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Omaha Magazine

A Good Death: Finding Comfort in Mortality

Dec 27, 2022 08:23AM ● By Jesse Kuhnle
Jenni Herchenbach sat in a couch looking in the distance.

Photo by Bill Sitzmann.

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From her earliest memories, language has always been important to Jenni Herchenbach. 

“I remember going into preschool, and there is this little boy and everybody is crying,” Herchenbach recalled.  “I asked what happened, and the little boy said, ‘I lost my grandma.’  And I was like, ‘Why are you here? Why aren’t you looking for her?’ It seemed so odd to me.” 

The moment stuck with her, and would inform her relationship with death, and especially, the language that surrounds it.

Such language still matters to Herchenbach, which is why the officially certified sacred passage doula refers to herself as a “death doula.”

“I deal with death,” she said.

Dealing with death encompasses a variety of specialized services. Herchenbach founded Omaha-based Flourish Collaborative to offer her services as an end-of-life coach and grief navigator for clients across the country. 

After raising six daughters, Herchenbach returned to school and earned a master’s in occupational therapy. With a special passion for mental health and trauma care, she found herself drawn to sitting with people during “really tender, difficult moments.” Working with patients in intensive care units, Herchenbach often noticed a gulf between words and feelings when questions of mortality arose.

“Some well-meaning aunt would walk in the room saying something like, ‘You’re so lucky to be alive’ and that person didn’t feel like it,” Herchenbach remembered. “I always thought it was such a strange thing to say to someone.” 

Herchenbach recalls conversations with “bruised and broken” patients whose lives had been rapidly, irrevocably changed. Then, when COVID hit, Herchenbach was away from work for a time—allowing her to take a deep dive into “all things death, dying, and grief.”  

The sheer volume of death brought on by the pandemic encouraged a willingness for people to discuss it more candidly, drawing Herchenbach’s ear.

“[As a kid] I remember thinking death must be really, really scary or we’d talk about it more, and I think there is a lot of phobia in our society because we don’t talk about it,” she said.      

The term doula means “service mother” and is commonly known as a professional labor assistant who provides emotional support and advocates for clients throughout the childbirth process.  A death doula does much the same thing, but on the other end of life; serving and advocating for the dying.

Herchenbach said, “Death is coming for you no matter what, whether we talk about it or not so I really try to get people to talk about ‘What would your good death look like? ‘Have you told anyone?’” 

René Harper first worked with Herchenbach in fall 2021. Harper was the primary caregiver of her mother and had grown concerned about her health.  Harper had recently communicated with her mother about moving into an assisted living facility. Shortly thereafter, her mother succumbed to a stroke.  

“I had to work through a lot of my own guilt,” Harper said. “Did I take good enough care of her? Did I do everything I could do?”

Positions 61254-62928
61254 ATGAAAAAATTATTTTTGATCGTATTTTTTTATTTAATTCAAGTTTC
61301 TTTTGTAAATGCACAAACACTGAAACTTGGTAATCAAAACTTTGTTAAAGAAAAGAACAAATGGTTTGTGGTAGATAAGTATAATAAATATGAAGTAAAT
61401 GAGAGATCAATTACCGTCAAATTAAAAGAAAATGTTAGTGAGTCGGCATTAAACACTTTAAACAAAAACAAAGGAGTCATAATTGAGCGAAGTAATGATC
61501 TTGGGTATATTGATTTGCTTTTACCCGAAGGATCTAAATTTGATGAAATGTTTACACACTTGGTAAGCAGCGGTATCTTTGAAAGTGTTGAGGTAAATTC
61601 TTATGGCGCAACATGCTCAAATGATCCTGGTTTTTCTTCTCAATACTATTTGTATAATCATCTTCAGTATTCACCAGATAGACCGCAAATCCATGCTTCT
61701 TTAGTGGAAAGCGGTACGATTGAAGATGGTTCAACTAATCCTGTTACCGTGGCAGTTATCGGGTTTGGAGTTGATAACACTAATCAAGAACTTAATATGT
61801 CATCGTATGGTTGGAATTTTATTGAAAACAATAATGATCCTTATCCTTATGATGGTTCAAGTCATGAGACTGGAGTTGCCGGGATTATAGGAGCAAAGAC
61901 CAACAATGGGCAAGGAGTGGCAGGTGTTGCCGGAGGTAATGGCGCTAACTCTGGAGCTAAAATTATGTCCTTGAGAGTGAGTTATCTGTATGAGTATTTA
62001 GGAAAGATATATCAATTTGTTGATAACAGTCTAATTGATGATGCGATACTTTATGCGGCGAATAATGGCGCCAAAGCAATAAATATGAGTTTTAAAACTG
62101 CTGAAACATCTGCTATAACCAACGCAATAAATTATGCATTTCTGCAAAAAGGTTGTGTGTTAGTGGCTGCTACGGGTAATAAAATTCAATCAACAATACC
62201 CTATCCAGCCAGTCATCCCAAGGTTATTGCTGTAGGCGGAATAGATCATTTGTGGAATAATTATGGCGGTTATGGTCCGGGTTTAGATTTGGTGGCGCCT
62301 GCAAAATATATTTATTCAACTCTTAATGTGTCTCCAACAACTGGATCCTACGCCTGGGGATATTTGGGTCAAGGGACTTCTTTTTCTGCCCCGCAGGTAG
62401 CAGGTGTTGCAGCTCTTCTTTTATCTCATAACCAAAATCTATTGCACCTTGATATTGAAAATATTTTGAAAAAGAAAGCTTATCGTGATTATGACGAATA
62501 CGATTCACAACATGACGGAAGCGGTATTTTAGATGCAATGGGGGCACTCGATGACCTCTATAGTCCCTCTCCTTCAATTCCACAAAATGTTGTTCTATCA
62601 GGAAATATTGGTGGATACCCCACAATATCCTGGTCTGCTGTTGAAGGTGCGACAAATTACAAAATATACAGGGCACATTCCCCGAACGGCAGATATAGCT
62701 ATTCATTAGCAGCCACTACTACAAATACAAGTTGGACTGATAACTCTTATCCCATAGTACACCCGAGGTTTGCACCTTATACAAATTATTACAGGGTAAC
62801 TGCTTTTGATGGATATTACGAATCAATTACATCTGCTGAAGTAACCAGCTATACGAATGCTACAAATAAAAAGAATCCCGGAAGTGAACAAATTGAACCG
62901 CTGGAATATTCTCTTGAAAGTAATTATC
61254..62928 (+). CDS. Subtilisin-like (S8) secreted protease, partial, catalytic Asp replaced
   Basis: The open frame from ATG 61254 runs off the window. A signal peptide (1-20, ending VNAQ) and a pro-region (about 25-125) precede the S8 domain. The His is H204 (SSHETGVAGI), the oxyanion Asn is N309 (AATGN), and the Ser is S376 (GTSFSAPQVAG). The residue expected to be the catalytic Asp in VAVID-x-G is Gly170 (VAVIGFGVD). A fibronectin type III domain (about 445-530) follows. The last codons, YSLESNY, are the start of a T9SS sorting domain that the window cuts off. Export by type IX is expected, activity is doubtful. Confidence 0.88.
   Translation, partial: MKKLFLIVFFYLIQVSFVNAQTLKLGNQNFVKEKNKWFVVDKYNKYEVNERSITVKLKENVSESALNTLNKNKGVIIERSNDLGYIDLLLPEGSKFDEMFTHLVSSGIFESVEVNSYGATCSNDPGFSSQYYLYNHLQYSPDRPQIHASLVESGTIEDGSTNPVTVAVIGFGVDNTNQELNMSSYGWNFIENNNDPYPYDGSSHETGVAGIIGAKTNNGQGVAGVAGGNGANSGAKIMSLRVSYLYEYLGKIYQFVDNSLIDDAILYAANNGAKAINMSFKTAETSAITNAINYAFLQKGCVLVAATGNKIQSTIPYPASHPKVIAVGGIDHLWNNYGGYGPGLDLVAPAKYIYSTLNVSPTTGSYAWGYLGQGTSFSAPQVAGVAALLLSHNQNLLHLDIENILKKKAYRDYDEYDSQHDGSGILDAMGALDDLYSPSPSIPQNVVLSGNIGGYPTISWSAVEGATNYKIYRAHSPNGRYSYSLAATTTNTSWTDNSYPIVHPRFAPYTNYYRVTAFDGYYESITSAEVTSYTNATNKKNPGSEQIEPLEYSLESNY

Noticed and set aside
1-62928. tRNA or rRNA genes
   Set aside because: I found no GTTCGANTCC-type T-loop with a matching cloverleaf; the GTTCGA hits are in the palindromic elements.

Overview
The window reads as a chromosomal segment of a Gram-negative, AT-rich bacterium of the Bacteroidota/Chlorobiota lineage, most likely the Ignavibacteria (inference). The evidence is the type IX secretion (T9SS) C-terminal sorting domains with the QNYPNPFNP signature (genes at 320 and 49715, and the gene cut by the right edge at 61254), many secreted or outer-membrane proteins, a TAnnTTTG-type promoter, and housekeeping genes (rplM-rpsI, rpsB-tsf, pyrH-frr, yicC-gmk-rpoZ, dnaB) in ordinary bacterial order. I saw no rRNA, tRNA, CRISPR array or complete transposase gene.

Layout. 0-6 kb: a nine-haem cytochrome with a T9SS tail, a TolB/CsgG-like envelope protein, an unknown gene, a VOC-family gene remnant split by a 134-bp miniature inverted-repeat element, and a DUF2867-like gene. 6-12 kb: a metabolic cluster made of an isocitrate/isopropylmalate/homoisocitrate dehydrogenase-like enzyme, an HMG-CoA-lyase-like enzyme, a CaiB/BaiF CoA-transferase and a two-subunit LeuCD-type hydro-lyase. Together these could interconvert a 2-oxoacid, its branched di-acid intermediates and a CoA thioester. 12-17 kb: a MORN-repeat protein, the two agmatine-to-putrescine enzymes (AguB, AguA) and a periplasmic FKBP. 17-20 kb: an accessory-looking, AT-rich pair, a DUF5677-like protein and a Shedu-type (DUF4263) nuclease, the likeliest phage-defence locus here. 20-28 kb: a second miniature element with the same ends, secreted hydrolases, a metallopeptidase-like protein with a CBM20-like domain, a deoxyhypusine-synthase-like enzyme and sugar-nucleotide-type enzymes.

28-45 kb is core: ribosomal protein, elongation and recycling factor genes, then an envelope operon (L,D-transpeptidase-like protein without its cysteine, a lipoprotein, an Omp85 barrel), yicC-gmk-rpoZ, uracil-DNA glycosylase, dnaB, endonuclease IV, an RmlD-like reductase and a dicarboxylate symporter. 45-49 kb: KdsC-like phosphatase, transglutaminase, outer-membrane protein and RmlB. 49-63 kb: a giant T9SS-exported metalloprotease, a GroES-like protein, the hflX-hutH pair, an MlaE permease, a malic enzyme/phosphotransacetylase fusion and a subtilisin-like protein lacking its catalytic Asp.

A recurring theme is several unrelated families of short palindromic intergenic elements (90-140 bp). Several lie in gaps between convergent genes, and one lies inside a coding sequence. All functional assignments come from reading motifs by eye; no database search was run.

Herchenbach worked to “tend” Harper’s grief, listening without judgment and without trying to “fix” anything.  

“I remember it so well,” Harper said. “It was just a beautiful time. A respite for me. To sit there with her and express my feelings and feel safe to cry and for her to be in that with me. That was a really amazing gift she gave.

“It also brought up a lot of fears of my own mortality...if I would have the death I wanted to have. Because I don’t feel like my mom got that. I want to create my own scenario.  What I love about the death doula process is it allows you to have some control over that.” 

Herchenbach serves a mix of clients, from terminal patients to those who “just want to plan for what their good death looks like.” A common exercise is to ask, “What would you do if you had 90 days left to live?” 

This question and the ensuing conversations  often serve as a wake-up call, helping prioritize between “what has to be done”  and “what doesn’t have to be done.”  Herchenbach broaches oft-overlooked considerations, such as sharing passwords to online accounts, creating a “burnbox” (a collection of items you wish to be kept private or destroyed upon your death), writing down family history and life stories for children and grandchildren, or naming a power-of-attorney.

“The people who are most afraid to die are also the most afraid to live,” Herchenbach said. “When you can finally have the conversation of ‘What if later doesn’t come?’ it really helps people decide, ‘Why am I waiting?’”   

It may seem counterintuitive, but end-of-life-planning is often a joyful and illuminating process. As Herchenbach facilitates end-of-life conversations, family members find joy discovering things they never knew. 

“Some of the stories and conversations that come up…the things families learn about each other. It just tickles me so much,” Herchenbach said.  

“I think we can go out just the way we live. We all have the right to pursue our own good death. We just have to talk about it.” 

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This article originally appeared in the January/February 2023 issue of Omaha Magazine. To receive the magazine, click here to subscribe.  

Photo by Bill Sitzmann.


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